thirteen years ago
Thirteen years ago today, I was sitting in my second period History class with on the second day of the second week of my second year at Irvington High School.
Mrs. Lake-Garcia had just finished chewing out Boris, the new kid whose family had just moved into the suburbs from an apartment on Manhattan’s Lower East Side. He was kind of a punk and had interrupted her lesson by shouting at her that she doesn’t know anything about anything and should stop acting like she does. (Two weeks later, Boris would give me a copy of Ultimate Spider-Man #13 and get me irrevocably back into a habit I thought I had kicked, but I digress.)
That was when a kid whose name I can’t even remember bursts through the door, and when Mrs. Lake-Garcia asks him why he’s so late, he goes — and I’ll always remember this — “I was watching the news in the library, there’s a bomb or something in the World Trade Center, shit is craaaaazy.”
Okay. It’s not even nine o’clock in the morning yet, and I was no more a morning person at 14 than I am at 27. It wasn’t like a bomb in the WTC was anything new for people who lived in the larger New York Metropolitan Area. The penny hadn’t dropped yet.
Fifteen minutes later, the principal gets on the PA to announce that planes had hit both towers of the World Trade Center and that we should stand by for further updates.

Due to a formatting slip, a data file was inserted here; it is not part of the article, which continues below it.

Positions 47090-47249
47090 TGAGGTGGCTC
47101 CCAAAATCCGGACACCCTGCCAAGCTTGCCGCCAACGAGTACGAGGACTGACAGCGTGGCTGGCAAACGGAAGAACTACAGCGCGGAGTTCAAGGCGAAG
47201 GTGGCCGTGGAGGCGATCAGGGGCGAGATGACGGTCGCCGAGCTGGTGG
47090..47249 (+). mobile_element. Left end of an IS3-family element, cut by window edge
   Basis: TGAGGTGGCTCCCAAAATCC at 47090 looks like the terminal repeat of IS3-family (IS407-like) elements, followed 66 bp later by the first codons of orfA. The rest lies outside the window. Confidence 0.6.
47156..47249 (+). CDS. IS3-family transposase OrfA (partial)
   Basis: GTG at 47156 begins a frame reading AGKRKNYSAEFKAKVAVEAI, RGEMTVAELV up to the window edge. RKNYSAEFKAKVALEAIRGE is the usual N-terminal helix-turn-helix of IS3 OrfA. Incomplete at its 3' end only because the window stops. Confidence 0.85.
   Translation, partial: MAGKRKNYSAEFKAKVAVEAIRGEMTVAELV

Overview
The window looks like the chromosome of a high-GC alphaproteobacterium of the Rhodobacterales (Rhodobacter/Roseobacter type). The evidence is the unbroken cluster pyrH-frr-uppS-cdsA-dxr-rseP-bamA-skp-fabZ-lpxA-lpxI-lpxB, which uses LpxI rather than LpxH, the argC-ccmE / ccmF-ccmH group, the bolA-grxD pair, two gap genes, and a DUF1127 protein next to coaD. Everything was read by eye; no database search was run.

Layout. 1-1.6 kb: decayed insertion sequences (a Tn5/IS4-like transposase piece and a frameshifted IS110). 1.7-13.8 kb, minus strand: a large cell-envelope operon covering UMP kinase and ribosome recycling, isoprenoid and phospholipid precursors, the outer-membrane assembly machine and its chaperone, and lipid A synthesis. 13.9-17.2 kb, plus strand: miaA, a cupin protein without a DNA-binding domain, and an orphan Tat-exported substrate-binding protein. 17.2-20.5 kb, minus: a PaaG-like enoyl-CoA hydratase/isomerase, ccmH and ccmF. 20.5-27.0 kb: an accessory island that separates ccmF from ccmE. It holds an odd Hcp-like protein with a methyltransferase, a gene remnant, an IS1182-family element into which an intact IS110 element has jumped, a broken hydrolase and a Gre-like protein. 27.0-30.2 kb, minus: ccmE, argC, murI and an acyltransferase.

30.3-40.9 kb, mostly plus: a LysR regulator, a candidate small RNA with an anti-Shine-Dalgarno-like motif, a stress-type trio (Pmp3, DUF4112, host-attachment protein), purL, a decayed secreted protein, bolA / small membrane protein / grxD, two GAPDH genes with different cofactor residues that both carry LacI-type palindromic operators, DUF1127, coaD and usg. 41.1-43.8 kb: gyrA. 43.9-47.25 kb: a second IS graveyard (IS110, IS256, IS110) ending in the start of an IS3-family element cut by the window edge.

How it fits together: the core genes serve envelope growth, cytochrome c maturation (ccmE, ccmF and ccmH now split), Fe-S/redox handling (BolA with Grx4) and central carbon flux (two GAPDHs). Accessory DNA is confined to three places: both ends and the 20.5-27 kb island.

Mrs. Lake-Garcia tries to keep the reins on the class to keep it from dissolving into chaos, and talks about her own personal fear of terrorism. It takes her the better part of five minutes to notice that my hand is high in the air. I’m practically hyperventilating by the time she calls on me.
“I just remembered that my mom had a meeting today at the Twin Towers, can I — I need to — “
She had barely answered in the affirmative before I tear out of the classroom like the hounds of hell are at my heels. Twenty seconds later, I’m in the school’s administrative office, using their phone to call my mom and praying that she picks up.
She picks up.
Turns out I had misunderstood. She had meetings there the day before, and she had meetings there the day after, but she was safely across the city when the towers fell.
The rest of the day after that was a blur. One kid finds a website to listen to NYPD police chatter, which is too depressing so we turn it off quickly. Eventually, they cancel classes and they herd us all into the cafeteria until parents can retrieve us. The principal gets on the PA a few more times with the news that a plane had hit the Pentagon, and then to announce a few more attacks — on Camp David, on a military base in Virginia — that turned out not to be true.
My friend Michael’s mom drives me home, and I find that both parents had beaten me there by inches. I got a special dispensation to sign onto Phantasy Star Online so I can tell my Internet gaming buddies that I’m okay.
Three weeks later, I’d get my very first cell phone. I didn’t really give much thought to the fact that I got a phone months or years before the rest of my classmates until much later.